I took a trip up to The Glenlivet Distillery in a rather special week; it was the week that various media outlets proclaimed that The Glenlivet had overtaken another well know brand to become the number one selling single malt brand in the world. This is a fact that everyone on site is rightly proud of.
The Glenlivet Distillery is a mix of the old and new, traditional and modern. It is a large distillery by any measure and in the process of getting even larger. There is a major expansion project about to be undertaken doubling their already impressive capacity of ten and a half million litres of pure alcohol per year. For this they currently have seven sets of stills, sixteen washbacks and a big, big mashtun.
The site is a popular tourist destination with around fifty thousand people crossing the threshold very year, and it may increase in popularity with it now being one of the very few sites giving a free tour. For me it is worth a visit just to see the model made of bottles that looks like the DNA double helix!
The highlight for me was seeing the legal document (the indenture) that enshrined this site’s right to call itself The Glenlivet. If you go to The Glenlivet you’ll see a copy, I was fortunate enough to go down to Strathisla Distillery to see the original. Many other sites could tag on Glenlivet to their site name, but after 1824 there was only one that could say it was The Glenlivet. This is a legal right that the guys here are still very proud of.
Their site is also something that they should be proud of. It was immaculately presented the day I was there and the view out of the still house across the Ladder Hills and towards the Lecht, containing many old whisky smuggler routes, was stunning.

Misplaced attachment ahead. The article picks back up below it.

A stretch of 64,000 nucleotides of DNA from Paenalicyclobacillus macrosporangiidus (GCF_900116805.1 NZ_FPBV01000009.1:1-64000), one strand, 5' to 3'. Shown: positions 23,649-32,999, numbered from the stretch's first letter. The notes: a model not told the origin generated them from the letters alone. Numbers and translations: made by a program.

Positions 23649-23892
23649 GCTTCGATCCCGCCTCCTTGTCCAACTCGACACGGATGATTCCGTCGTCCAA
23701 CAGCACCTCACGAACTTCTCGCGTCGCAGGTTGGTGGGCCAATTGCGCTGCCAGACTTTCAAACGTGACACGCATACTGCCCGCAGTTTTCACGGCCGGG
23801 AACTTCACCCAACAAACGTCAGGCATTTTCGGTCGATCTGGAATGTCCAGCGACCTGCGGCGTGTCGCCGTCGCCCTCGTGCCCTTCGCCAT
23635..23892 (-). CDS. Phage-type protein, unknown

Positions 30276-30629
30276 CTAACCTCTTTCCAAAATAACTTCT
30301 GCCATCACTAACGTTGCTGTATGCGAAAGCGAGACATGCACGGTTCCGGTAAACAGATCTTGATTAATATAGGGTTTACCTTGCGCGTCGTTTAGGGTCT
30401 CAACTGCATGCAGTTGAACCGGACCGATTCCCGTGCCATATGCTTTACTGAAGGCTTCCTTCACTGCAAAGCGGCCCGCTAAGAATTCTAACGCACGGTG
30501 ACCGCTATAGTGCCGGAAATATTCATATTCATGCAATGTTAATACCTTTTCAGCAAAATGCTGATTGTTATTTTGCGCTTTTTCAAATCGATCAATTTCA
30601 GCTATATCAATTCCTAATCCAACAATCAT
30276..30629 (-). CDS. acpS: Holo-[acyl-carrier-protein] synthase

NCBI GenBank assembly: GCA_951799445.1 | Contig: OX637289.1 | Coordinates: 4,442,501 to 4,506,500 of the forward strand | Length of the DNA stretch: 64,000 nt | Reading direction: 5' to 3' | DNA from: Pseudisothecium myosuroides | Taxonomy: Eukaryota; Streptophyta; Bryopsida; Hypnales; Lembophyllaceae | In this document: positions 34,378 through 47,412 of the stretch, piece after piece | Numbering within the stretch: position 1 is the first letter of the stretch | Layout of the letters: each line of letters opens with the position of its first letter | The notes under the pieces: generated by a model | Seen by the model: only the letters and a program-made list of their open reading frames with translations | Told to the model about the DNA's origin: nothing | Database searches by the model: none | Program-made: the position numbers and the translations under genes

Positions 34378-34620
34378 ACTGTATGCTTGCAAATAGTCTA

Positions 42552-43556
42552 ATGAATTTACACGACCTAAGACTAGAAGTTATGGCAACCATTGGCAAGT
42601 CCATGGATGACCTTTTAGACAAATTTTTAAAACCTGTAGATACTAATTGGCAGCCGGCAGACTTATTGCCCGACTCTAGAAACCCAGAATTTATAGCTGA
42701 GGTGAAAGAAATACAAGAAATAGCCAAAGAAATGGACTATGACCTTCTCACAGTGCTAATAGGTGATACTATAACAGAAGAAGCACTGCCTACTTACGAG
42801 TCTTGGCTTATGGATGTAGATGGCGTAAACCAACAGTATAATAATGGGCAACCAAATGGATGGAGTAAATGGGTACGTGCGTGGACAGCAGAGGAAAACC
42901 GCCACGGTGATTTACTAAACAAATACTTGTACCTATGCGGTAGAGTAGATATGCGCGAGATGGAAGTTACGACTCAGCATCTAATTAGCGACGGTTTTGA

Their hospitality and the whiskies they arranged for me to try were also stunning. From their “entry level” whisky, The Founders Reserve, through some cask strength expressions to their twenty five year old, showed me great variety, great differences and great taste.
I have to be honest and say that The Founders Reserve has taken some stick in some blogs and whisky articles for being a non-aged flavour led expression, however to be fair it has also got some press. As for me, well, I really liked it. It is light and fresh, retaining the delicate and complex nature from the new make spirit. A floral and heathery nose develops with time into a really nice menthol toffee note. It is a smooth and easy drinking whisky, and at some of the prices I’ve seen lately in supermarkets a really good value single malt.
A particular favourite of mine was the Hand Filled 18 year old, matured in first fill bourbon casks. The banana and floral nose developed into a peachy and woody note when a wee drop of water was added. The sweet, buttery, vanilla, creamy finish was just wonderful. I am now planning a trip back up to buy one of these for my private collection!
The other expressions were varied, I preferred the Valiant cask edition more then the sherry Nadurra; my wife however has more expensive taste really enjoying the XXV bottle (at £200 a bottle). The 18 year old was very pleasant and overall I really enjoyed the variety and differences achieved through their innovative use of age and cask.
The Glenlivet impressed me in more ways than one; their mix of heritage and history with big production was great to see, the beautiful site in a stunning location is worth a visit and their product is definitely worth a try.
Recommendation of the Month
The Hand Filled 18 year old is amazing, but at £70 maybe a bit over budget for many. My recommendation of the month, going on value for money given some of the reduced prices that I’ve seen lately is the Founders Reserve, a lovely easy whisky at a great price.